The URTV offices were dark and the doors locked at 8 a.m. on Feb. 9, making it unclear if a planned special meeting of the public-access channel’s Executive Committee was inside.
URTV board President Jerry Young originally called the special closed session for Feb. 6, without disclosing the topic. But in a Feb. 4 e-mail to committee members, Young tried to reschedule the meeting to Feb. 9, explaining, “We do not have a quorum for Friday.”
When Xpress arrived at the channel’s offices at 31 College Place on Monday, however, they were locked up tight, with the lights off and no one visible inside.
Meanwhile, on Feb. 5, Young had also sent all board members an e-mail restricting them from talking about the organization.
Both moves came amid continuing controversy over the transparency of the URTV’s operations. Some board members have criticized several recent measures, including a confidentiality clause in an oath administered to board members (which was later changed), and video footage of Executive Director Pat Garlinghouse making remarks to the board that a North Carolina Press Association attorney later said misrepresented the state’s open-meetings law.
A fee charged to cable subscribers provides the bulk of URTV’s funding. The money is funneled through Buncombe County and the city of Asheville, which allocate a portion of it to the channel. Specific clauses in URTV’s agreements with the city and county require it to follow open-meetings law.
According to the September 2007 version of the station’s bylaws, the Executive Committee is composed of the “officers of the corporation,” identified as the president, vice president, treasurer and clerk. URTV’s Web site, however, lists the current officers as Young, Treasurer Joe Scotto, Secretary Ralph Roberts and Parliamentarian Bob Horn—a position that isn’t mentioned in the original bylaws. Garlinghouse serves on the committee as a nonvoting member.
The bylaws also state that “The Board may at times, by majority vote, give the Executive Committee the power to make specific decisions when no regular Board meeting is scheduled.”
In order for the board to legally go into closed session, a quorum (in this case, six members) must be present, and a majority of them must vote—in open session—to go into closed session, which the state’s open-meetings law allows for only certain specified purposes, such as discussing property, personnel or legal matters.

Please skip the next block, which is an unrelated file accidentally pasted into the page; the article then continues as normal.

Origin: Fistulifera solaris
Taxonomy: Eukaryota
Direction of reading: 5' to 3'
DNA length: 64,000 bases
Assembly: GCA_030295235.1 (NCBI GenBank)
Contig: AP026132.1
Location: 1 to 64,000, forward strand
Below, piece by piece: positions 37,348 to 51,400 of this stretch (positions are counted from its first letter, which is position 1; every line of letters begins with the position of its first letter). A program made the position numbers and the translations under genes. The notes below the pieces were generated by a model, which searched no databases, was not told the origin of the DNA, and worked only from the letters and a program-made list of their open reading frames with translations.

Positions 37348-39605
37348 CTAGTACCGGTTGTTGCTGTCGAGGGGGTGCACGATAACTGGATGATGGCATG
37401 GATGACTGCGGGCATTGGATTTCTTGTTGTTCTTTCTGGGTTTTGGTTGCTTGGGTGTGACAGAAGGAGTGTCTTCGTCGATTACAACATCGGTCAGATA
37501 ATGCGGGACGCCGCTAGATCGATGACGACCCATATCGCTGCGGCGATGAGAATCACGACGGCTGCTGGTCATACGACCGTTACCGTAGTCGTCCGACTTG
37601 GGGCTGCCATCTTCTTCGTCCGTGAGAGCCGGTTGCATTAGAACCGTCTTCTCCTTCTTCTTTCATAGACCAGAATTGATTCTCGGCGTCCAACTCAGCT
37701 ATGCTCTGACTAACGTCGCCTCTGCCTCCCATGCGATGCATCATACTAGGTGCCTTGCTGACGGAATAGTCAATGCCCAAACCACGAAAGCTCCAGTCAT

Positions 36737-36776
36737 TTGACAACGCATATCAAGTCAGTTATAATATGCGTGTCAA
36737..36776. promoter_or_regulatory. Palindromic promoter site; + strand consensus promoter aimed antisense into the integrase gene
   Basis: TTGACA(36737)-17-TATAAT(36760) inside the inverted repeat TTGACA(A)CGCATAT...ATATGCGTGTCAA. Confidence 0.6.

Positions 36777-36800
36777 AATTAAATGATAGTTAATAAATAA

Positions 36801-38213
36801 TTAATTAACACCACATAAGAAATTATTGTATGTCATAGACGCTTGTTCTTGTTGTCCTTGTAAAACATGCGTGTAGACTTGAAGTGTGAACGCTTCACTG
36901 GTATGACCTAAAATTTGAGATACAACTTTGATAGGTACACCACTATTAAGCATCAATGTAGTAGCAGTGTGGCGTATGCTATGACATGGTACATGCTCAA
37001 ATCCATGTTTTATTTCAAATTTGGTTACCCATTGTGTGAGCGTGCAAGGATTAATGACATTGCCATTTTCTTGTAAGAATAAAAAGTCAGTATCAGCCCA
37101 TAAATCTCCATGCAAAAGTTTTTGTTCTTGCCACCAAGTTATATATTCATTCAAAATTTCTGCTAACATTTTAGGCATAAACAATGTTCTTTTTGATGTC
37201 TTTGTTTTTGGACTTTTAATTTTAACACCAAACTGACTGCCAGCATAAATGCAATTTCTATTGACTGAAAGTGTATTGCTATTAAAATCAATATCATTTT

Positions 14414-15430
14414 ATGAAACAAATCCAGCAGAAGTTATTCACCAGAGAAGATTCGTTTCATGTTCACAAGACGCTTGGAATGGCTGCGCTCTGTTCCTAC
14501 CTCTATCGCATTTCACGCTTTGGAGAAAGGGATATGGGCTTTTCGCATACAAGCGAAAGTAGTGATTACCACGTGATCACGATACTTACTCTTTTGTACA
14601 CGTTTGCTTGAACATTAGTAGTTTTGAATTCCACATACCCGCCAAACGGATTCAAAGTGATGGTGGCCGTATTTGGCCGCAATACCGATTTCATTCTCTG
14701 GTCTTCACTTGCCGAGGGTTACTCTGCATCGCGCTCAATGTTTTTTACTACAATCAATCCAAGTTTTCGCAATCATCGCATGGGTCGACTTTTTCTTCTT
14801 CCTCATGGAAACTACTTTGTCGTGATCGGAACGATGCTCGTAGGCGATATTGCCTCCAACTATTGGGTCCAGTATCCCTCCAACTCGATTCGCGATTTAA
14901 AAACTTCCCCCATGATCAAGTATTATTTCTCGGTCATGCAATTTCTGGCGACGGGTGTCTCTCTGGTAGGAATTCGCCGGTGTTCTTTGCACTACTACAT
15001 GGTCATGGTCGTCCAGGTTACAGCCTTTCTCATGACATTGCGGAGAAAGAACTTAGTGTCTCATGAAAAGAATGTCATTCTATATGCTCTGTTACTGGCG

The Feb. 9 meeting came as a surprise to board member Richard Bernier, who, along with board member Davyne Dial, has criticized what he sees as a lack of transparency in URTV’s operations. “This is news to me,” Bernier told Xpress when asked about the meeting.
In the Feb. 5 e-mail to board members, which Young called “a reminder about information protocol,” he wrote: “It is my understanding that no board member is authorized to speak to the press on behalf of URTV. Either to print publications or on web-based sites.”
Young added: “I understand that as Board President I am the only spokesperson for URTV. It is also my understanding that no single board member may ever speak on behalf of URTV. I understand that I can designate the Executive Director as the Press Contact but I am the only person who can authorize information on behalf of URTV.”
Finally, Young instructed board members, “Any request for information, or response to questions, should be directed to me.”
But according to North Carolina Press Association attorney Mike Tadych, the First Amendment rights of members of any board subject to the open-meetings law can be restricted only “if they give them up in advance—through a clause or bylaw that they agree to—that limits that right. Otherwise, they can voice their own opinion.” Such a board, he added, can designate an official spokesperson.
Young did not return phone and e-mail requests for clarification on the meeting and the note concerning information protocol.
To view documents related to URTV, go to www.mountainx.com/xpressfiles.